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Alterations in microRNA expression contribute to fatty acid-induced pancreatic beta-cell dysfunction.

Lovis P, Roggli E, Laybutt DR, Gattesco S, Yang JY, Widmann C, Abderrahmani A, Regazzi R - Diabetes (2008)

Bottom Line: The latter effect is associated with inhibition of the expression of vesicle-associated membrane protein 2, a key player in beta-cell exocytosis.Higher miR146 levels do not affect the capacity to release insulin but contribute to increased apoptosis.Our findings suggest that at least part of the detrimental effects of palmitate on beta-cells is caused by alterations in the level of specific miRNAs.

View Article: PubMed Central - PubMed

Affiliation: Department of Cell Biology and Morphology, Faculty of Biology and Medicine, University of Lausanne, Lausanne, Switzerland.

ABSTRACT

Objective: Visceral obesity and elevated plasma free fatty acids are predisposing factors for type 2 diabetes. Chronic exposure to these lipids is detrimental for pancreatic beta-cells, resulting in reduced insulin content, defective insulin secretion, and apoptosis. We investigated the involvement in this phenomenon of microRNAs (miRNAs), a class of noncoding RNAs regulating gene expression by sequence-specific inhibition of mRNA translation.

Research design and methods: We analyzed miRNA expression in insulin-secreting cell lines or pancreatic islets exposed to palmitate for 3 days and in islets from diabetic db/db mice. We studied the signaling pathways triggering the changes in miRNA expression and determined the impact of the miRNAs affected by palmitate on insulin secretion and apoptosis.

Results: Prolonged exposure of the beta-cell line MIN6B1 and pancreatic islets to palmitate causes a time- and dose-dependent increase of miR34a and miR146. Elevated levels of these miRNAs are also observed in islets of diabetic db/db mice. miR34a rise is linked to activation of p53 and results in sensitization to apoptosis and impaired nutrient-induced secretion. The latter effect is associated with inhibition of the expression of vesicle-associated membrane protein 2, a key player in beta-cell exocytosis. Higher miR146 levels do not affect the capacity to release insulin but contribute to increased apoptosis. Treatment with oligonucleotides that block miR34a or miR146 activity partially protects palmitate-treated cells from apoptosis but is insufficient to restore normal secretion.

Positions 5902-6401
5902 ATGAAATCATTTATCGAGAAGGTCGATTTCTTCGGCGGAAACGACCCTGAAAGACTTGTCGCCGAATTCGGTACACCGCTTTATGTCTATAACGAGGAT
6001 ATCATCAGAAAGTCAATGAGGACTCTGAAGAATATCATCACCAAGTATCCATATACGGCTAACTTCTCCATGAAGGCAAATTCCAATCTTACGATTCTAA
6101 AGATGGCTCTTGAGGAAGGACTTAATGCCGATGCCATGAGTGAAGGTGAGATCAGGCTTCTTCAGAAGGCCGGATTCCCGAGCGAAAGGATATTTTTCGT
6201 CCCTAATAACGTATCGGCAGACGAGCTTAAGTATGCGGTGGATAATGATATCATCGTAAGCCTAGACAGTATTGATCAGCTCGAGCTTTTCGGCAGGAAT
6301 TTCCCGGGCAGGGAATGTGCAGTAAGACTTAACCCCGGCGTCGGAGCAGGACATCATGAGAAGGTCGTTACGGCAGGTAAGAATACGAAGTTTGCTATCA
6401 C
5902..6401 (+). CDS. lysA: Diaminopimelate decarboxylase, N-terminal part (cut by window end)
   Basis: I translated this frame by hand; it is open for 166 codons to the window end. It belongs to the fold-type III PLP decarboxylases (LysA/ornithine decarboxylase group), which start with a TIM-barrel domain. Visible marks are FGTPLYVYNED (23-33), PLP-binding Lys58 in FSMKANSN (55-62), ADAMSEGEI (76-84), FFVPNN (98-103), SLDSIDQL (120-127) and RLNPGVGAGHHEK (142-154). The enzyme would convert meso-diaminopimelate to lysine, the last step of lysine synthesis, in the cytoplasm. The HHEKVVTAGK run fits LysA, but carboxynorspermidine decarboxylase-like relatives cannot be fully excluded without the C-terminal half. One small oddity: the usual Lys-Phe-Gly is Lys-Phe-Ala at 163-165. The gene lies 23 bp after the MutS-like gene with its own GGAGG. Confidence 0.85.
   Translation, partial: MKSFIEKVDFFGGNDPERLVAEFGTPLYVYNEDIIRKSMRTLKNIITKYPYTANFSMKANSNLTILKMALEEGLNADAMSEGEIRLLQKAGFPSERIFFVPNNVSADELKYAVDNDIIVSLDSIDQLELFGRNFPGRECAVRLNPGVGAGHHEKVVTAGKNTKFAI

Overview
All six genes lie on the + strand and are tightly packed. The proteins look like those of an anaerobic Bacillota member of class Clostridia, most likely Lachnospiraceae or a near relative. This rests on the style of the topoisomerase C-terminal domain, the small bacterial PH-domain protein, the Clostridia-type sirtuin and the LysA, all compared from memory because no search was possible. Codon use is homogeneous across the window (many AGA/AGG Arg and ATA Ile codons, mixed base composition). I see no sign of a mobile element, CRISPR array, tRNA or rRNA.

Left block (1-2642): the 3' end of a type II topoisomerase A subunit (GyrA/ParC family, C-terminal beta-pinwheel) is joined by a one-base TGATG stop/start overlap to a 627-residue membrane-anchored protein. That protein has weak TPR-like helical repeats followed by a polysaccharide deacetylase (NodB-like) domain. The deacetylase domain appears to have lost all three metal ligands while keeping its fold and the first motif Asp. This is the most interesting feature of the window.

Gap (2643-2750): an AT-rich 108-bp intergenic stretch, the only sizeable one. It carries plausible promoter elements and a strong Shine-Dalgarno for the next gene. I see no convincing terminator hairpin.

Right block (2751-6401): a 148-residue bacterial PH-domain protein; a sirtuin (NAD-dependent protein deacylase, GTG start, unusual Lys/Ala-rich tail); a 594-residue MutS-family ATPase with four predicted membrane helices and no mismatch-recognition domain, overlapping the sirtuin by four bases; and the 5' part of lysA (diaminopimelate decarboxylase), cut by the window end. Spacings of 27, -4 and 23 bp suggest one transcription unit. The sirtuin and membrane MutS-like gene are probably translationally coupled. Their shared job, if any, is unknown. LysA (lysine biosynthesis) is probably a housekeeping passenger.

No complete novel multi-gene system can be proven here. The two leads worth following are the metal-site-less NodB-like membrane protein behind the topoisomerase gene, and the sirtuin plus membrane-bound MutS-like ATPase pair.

Conclusions: Our findings suggest that at least part of the detrimental effects of palmitate on beta-cells is caused by alterations in the level of specific miRNAs.

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Related in: MedlinePlus

Comparison of the effects of palmitate and miR34 on the expression of components controlling insulin exocytosis. Left: MIN6B1 cells were incubated for 72 h in the absence (−) or in the presence of 1 mmol/l palmitate (+). Right: MIN6B1 cells were transfected with a control RNA duplex or with an RNA oligonucleotide corresponding to the mature form of miR34a. The expression of the indicated components of the machinery controlling insulin exocytosis was assessed by Western blotting. The figure shows representative blots. Similar results were obtained in at least three independent experiments.
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f7: Comparison of the effects of palmitate and miR34 on the expression of components controlling insulin exocytosis. Left: MIN6B1 cells were incubated for 72 h in the absence (−) or in the presence of 1 mmol/l palmitate (+). Right: MIN6B1 cells were transfected with a control RNA duplex or with an RNA oligonucleotide corresponding to the mature form of miR34a. The expression of the indicated components of the machinery controlling insulin exocytosis was assessed by Western blotting. The figure shows representative blots. Similar results were obtained in at least three independent experiments.

Mentions: Chronic exposure to palmitate leads to changes in the expression of several proteins that play an essential role in β-cell exocytosis (30–32), including VAMP2, SNAP25, Rab27A, Noc2, and Granuphilin (Fig. 7). Interestingly, VAMP2 is among the putative targets of miR34a (33,34). In agreement with the computational prediction, Western blot analysis revealed that miR34a overexpression in MIN6B1 cells results in a decrease in the level of VAMP2 (Fig. 7). In contrast, miR34 did not affect the expression of all the other components of the machinery of exocytosis tested (Fig. 7). To verify whether VAMP2 is a direct miR34a target in insulin-secreting cells, we generated a luciferase reporter construct containing the 3′UTR of VAMP2. As shown in Fig. 8A, miR34a overexpression diminished the luciferase activity produced from this construct but not from a control luciferase construct with a 3′UTR that does not contain the sequences of VAMP2 mRNA. As expected, overexpression of miR146 that has no impact on hormone secretion did not affect the activity of the control luciferase reporter or of the vector containing the 3′UTR of VAMP2 (Fig. 8A). These findings confirm that VAMP2 is a direct target of miR34a and suggest that diminished expression of this SNARE may potentially contribute to the secretory defects observed with increased expression of this miRNA.